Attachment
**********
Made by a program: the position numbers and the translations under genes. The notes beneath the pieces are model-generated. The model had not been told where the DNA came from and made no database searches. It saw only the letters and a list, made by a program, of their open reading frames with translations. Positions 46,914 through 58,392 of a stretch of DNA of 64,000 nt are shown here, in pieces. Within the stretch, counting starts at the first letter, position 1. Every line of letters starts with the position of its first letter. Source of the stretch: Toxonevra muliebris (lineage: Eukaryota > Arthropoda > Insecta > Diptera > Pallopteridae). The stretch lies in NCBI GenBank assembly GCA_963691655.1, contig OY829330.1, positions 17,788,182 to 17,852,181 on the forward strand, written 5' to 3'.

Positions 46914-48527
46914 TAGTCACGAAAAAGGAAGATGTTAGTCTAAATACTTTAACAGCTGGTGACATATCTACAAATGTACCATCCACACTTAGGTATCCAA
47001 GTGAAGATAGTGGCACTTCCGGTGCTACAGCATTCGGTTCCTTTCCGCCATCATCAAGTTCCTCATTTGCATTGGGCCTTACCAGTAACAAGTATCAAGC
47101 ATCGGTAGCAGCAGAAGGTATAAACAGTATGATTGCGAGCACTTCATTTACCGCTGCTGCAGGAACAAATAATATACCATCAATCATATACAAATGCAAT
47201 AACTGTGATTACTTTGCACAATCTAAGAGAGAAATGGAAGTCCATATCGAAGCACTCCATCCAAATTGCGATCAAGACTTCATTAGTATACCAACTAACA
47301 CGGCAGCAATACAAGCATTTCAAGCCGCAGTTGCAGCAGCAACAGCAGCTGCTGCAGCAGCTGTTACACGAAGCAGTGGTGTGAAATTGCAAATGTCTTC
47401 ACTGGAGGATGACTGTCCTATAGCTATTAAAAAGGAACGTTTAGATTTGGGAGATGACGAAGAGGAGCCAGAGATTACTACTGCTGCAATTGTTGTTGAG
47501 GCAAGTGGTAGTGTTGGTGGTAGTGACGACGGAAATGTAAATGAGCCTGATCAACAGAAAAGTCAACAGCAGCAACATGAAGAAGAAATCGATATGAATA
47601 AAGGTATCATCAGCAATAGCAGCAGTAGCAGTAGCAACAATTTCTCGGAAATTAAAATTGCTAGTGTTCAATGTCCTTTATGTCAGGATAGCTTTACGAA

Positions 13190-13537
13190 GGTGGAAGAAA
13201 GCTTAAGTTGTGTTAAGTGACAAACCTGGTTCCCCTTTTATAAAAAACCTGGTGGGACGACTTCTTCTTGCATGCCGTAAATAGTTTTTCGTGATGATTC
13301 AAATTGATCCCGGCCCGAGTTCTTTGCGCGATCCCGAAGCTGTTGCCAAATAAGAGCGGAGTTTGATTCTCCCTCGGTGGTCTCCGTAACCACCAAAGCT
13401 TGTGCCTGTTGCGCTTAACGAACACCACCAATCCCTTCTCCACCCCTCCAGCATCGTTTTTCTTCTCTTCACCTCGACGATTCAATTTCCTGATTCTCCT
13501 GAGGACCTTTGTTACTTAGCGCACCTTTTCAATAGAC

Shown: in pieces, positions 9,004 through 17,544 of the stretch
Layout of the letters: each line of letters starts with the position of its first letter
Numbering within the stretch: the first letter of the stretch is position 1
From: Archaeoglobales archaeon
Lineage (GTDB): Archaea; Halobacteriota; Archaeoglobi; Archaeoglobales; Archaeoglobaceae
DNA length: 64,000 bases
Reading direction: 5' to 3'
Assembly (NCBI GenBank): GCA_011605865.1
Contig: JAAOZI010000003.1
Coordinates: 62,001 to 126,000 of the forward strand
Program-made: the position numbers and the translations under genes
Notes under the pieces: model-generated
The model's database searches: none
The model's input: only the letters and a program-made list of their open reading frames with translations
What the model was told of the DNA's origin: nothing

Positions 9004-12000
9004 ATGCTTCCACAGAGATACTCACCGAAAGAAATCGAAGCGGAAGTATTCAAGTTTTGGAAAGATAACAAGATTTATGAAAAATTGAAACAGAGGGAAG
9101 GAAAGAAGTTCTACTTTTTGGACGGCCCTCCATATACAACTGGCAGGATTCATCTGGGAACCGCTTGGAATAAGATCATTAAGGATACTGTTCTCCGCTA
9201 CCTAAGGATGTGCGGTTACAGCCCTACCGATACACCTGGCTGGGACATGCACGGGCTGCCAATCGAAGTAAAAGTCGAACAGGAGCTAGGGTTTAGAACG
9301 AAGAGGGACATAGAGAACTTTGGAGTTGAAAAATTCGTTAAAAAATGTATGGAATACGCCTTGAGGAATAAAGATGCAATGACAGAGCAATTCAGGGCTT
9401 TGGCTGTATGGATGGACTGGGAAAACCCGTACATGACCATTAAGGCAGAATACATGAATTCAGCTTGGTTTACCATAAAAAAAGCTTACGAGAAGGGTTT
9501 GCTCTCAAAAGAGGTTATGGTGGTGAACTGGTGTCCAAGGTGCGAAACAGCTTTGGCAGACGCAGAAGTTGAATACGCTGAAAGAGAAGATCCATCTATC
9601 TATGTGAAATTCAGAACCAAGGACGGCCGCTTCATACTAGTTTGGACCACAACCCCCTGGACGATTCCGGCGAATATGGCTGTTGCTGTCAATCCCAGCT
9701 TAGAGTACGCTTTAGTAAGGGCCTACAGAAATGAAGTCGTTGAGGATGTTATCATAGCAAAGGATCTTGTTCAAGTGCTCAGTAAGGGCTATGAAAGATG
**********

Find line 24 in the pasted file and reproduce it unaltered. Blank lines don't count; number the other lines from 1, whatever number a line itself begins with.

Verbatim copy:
Assembly (NCBI GenBank): GCA_011605865.1